API Provider On-Boarding Best Practices
07 Oct 2019
I am preparing for a busy week of conversation with folks at API World, and with an inbox full of requests to meet and discuss the challenges API providers and service providers face, I want to work on preparing myself by loading up a variety of topics into my old brain. Some of the folks I’m talking with have shared questions with me to prime our conversational pump, so in my way, I figured I’d work through them here on the blog to help put these thoughts on the tip of my tongue.
API providers are always wanting more advice on how to help developers be more successful when it comes to their valuable API resources. This is a question with one answer—get out of their way at every turn. Make it dead simple to signup, obtain access keys, and begin making calls on the API you make available. As technologists, we excel at over thinking things, and assuming everyone has the same view of the landscape as we do, when in reality we suck at explaining how we got here, and are notorious for leaving obstacles in our potential consumers way. Here are the main areas I invest in when it comes to reducing friction for developers when it comes to on-boarding with our APIs.
- Documentation - Provide modern, complete, and up to date documentation for your API powered by an API definition (OpenAPI, Postman)—do not hand-roll your own documentation. Keep your summaries, and description simple, intuitive, and informative, and as yourself how you can get out of developers way with regular refinements.
- Getting Started - Craft a simple yet comprehensive getting started page for your new developers, breaking everything that is needed to get up and running. This is your opportunity to regularly revisit your on-boarding process, reduce friction, remove the sharp edges, and unnecessary steps.
- Run In Postman - If you have an OpenAPI, generate a Postman collection, and make sure it is refined, well organized, and make it available to your API developers using a Run in Postman button, allowing them to begin making calls to APIs within as few clicks as possible.
- Environment - Invest in an environment definition to accompany your Postman collection, abstracting away authentication and the variables developers need to make their first API call, and put each API to work. Providing a blueprint of everything needed to go from Run in Postman, to seeing API responses in your client.
- Signup - Make your sign up process as frictionless as possible by reducing the amount of data you require, and the number of steps needed to signup, verify your identity, add an application, and obtain API keys. Put yourself in your consumers shoes and be honest about what it should take to get access to an entry level API key.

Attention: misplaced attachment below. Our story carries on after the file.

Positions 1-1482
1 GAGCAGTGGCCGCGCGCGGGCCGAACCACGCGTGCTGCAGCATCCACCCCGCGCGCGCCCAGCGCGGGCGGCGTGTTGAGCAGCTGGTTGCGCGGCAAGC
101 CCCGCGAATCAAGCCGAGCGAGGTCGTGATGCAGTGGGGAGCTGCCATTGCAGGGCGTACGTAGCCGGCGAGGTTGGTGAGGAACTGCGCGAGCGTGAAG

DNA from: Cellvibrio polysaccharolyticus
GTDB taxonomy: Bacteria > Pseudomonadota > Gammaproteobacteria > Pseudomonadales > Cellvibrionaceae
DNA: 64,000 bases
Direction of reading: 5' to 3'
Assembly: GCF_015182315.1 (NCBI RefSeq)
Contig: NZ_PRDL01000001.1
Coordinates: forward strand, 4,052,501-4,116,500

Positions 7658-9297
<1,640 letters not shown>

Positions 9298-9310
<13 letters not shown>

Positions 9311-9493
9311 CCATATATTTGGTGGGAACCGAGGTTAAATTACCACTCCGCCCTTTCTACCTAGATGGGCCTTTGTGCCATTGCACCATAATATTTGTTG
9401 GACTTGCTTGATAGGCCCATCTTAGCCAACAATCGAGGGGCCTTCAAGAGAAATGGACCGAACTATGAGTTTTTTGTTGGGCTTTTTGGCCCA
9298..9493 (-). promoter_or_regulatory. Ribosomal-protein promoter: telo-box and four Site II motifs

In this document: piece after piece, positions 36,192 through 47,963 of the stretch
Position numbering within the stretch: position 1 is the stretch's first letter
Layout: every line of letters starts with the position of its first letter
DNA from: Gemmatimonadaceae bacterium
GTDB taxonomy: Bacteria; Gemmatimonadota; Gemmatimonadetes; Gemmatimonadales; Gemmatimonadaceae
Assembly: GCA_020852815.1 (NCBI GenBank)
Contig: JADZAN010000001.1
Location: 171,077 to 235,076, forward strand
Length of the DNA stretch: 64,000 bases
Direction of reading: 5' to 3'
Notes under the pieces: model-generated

- Sandbox - Provide a sandbox that new developers can play with, allowing developers to play with mocked APIs, complete with synthetic data. Providing a safe environment for developers to kick the tires and play with to see what is possible, then raise the bar when it comes to obtaining access to a production environment.
- Self-Service - Make everything in your API developer portal as self service as possible. Even if you need greater approval to gain access to production resources or higher rate limits, lower the bar for new users, and help them get what they need without asking. You can have greater requirements when it comes to further activating them, once you’ve successfully on-boarded them.
I will stop there. I think keeping things short and concise is an important aspect of on-boarding someone, whether it is to an API, or just to a concept. How do you reduce friction with on-boarding is a question you shouldn’t just ask once. Ask over and over until you have reduced the unnecessary steps involved in understanding what your API does, and how you get access to it. If you truly want to hone your skills in on-boarding new developers, pick twenty-five 3rd party APIs, and on-board with them. Don’t just review their developer portals and documentation, actually sign-up and get the point where you are making API calls. See what it takes to do it well, and experience what it takes to do not so well.
There is no definitive guide to on-boarding API developers. It will vary depending on the API you are offering, the consumers you are targeting, and the industry you operate in. However, there are some common practices that can help you speed up the process, and assist developers in reaching that AHA! moment much sooner. You can find these being applied in the most successful APIs out there like Stripe, Twilio, and others. The best ways in which you can refine your on-boarding practices is to learn the practices of other API providers, and to talk to your developers, and listen to the friction and challenges they encounter. If you invest in these two areas, and regularly re-ask this question, eventually you will get to a place where your on-boarding is smooth, and soothing that makes sense to a wide swath of the community that you are targeting.